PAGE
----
Published: 26 March 2021

Every employer knows the value of a loyal and satisfied workforce. Even putting aside the material cost of replacing an unhappy employee (or worse still, the impact of a bad hire), there is a clear correlation between happy employees and productivity. As we all return to whatever the new situation is post-pandemic, the employee experience is taking even more of an important position in the employer’s toolbox.

The key to a good experience is a consistent approach that immerses the team member in their employment and makes them feel valued and part of the workplace. While this principle is universal to a good experience, the way it is applied will vary from business to business and position to position. Your approach to it clearly needs to be as dynamic as the changing workplace. At the moment, for example, you cannot underestimate the added importance of the remote working element in a job role. Working from home (WFH) seems to be here to stay. In fact, candidates are now often starting to look for a WFH element in potential positions. This suddenly moves the importance of WFH from being a potential perk to being part of the employee experience.

Whatever the ins and out of the role, though, the experience starts at the initial point of contact and follows them to the end of their employment with you.

Elements that make up employee experience

Although the experience is about the whole journey of the employee, it is best to break it down into specific areas. Major milestones in the employee journey immediately spring to mind.

Before the job starts

The candidate will naturally be interested in the job role and salary, but there is a lot more to the pre-employment phase than just job descriptions. If at this stage, the candidate is immersed in the company brand and culture, they are far more likely to move into the role with accurate expectation of the position. Real and virtual tours, meet the teams, and, of course, appropriate interviews are all good places to ensure your values and approach are on display.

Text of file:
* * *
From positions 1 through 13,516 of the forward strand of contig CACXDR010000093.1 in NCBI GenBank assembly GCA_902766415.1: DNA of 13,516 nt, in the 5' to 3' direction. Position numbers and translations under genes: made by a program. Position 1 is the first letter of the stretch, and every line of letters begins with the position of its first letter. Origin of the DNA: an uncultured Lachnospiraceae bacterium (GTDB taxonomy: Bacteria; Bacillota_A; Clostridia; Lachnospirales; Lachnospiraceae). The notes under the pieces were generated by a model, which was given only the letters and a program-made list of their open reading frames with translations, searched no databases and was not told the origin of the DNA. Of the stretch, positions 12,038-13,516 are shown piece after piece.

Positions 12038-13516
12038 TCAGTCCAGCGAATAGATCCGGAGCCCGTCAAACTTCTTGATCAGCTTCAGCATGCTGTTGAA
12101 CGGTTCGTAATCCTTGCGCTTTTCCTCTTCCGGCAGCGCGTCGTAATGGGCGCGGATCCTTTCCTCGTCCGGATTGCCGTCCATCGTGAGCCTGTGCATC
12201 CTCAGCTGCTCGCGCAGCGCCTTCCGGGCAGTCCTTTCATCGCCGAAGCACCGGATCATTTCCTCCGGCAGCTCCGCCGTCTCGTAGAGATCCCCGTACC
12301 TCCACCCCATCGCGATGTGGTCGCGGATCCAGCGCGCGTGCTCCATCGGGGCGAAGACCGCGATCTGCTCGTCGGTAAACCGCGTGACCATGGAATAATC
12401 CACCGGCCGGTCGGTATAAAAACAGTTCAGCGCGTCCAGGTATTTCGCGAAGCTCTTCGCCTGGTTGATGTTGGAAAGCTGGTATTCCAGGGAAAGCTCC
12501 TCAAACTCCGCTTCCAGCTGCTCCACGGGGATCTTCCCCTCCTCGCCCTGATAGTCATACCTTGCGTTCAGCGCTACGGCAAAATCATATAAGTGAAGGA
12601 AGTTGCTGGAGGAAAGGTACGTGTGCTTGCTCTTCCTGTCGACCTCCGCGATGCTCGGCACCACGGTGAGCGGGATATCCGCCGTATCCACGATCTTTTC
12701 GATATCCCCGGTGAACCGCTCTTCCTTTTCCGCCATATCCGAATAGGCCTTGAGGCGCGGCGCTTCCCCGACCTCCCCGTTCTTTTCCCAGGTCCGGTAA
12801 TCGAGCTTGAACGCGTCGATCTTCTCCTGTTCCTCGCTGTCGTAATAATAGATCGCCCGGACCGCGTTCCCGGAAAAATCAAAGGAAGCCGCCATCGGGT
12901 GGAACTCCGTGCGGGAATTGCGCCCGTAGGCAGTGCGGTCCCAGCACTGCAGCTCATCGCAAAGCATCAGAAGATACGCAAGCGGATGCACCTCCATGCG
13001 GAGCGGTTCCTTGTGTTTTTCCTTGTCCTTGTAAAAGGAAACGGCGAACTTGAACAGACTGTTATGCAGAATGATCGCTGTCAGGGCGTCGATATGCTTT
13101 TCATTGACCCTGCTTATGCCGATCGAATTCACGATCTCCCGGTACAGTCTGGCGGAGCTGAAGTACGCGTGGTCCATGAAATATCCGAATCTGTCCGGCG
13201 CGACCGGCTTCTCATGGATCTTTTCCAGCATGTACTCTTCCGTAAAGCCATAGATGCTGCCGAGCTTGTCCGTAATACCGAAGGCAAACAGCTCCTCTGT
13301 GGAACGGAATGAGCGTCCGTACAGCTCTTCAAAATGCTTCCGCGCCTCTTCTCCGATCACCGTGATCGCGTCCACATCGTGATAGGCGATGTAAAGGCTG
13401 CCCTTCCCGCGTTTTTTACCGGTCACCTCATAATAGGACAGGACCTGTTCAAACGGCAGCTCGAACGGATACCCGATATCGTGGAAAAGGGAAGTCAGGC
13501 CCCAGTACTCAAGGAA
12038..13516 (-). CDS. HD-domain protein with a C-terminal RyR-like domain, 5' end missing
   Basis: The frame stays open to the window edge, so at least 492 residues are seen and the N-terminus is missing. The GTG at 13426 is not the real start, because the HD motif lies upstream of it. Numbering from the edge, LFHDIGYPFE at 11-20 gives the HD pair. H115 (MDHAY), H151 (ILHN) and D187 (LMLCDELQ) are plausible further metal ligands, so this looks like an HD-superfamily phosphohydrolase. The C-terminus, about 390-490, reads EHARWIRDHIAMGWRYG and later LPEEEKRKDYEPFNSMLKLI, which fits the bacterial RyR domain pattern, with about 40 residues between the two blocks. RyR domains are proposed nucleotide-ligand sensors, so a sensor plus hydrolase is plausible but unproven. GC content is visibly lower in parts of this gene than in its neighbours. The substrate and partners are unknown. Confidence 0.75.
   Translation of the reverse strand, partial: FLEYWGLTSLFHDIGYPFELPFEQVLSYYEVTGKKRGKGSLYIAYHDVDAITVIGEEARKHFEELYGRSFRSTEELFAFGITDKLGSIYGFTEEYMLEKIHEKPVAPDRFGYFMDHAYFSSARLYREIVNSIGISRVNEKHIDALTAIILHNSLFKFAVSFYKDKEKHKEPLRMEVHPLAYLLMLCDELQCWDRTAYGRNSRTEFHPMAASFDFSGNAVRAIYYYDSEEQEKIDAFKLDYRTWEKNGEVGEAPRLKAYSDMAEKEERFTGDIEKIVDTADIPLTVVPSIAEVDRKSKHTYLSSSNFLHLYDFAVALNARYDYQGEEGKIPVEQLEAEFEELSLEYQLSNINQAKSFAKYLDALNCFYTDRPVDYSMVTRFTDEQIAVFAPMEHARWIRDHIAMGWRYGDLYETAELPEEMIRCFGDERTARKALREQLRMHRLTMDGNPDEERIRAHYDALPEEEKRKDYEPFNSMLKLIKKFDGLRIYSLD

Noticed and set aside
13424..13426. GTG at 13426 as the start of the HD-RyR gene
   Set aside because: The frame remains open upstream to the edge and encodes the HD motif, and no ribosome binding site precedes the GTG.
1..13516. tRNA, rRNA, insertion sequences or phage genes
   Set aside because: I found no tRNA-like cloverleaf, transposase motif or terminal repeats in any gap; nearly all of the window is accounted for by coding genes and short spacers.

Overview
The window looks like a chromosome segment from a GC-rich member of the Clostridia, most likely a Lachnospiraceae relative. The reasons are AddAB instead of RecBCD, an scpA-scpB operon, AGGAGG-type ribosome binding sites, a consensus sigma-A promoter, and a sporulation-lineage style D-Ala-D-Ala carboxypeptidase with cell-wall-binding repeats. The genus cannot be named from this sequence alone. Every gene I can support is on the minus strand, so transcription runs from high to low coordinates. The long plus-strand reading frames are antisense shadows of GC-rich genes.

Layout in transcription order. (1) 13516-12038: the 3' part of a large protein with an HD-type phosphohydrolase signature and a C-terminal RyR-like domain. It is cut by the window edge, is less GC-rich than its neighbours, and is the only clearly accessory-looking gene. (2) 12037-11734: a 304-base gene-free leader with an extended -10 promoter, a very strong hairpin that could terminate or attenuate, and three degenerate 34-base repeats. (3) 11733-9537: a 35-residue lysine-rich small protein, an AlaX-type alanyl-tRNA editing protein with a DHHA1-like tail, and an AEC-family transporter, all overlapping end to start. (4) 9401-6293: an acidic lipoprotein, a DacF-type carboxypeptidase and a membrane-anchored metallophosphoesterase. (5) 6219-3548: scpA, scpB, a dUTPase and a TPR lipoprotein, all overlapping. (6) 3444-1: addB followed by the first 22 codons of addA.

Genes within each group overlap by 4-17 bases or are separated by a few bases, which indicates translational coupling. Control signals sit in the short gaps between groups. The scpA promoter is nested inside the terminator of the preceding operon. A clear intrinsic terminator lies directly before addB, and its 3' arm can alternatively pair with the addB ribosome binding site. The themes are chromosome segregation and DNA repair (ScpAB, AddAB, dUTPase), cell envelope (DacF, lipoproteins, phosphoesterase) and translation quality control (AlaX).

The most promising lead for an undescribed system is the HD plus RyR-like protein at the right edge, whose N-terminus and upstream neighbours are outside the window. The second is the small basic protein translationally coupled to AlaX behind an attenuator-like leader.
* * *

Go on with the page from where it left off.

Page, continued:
During employment

The biggest catalysts for job satisfaction revolve around the feeling of belonging and being valued. A good one to one review process, clear structures for progression and training, social aspects and the belief that their input is valued are just as important as working conditions and pay. It’s important then to maintain a good experience of these in the workplace.

After the employee leaves

Offboarding when the employee leaves your team is sometimes the forgotten relation in the experience family. However, it is really important that people take a good impression of their time with an employer with them as they leave. The brand of an employer travels with the leaving employee, and a good offboarding process means you are practically creating ambassadors for your business.

Is it worth putting time and effort into employee experience?

As with anything in a business, you want to know that the time and financial cost will be well spent. A considered and appropriate approach to ensuring a good employee experience will pay dividends in several ways:


One final thought on the subject of cost. When you work with a good employment agency, they will be able to integrate that employee experience into the selection process. Starting the process of engagement as early as possible in the journey reduces the chance of a bad hire at the start. A good hire facilitates an ongoing good employee experience, whereas a bad hire for a middle management position will have a measurable cost in the region of £42,000 according to Recruitment & Employment Confederation (REC). That alone is a testament to the importance of having a good employee experience strategy.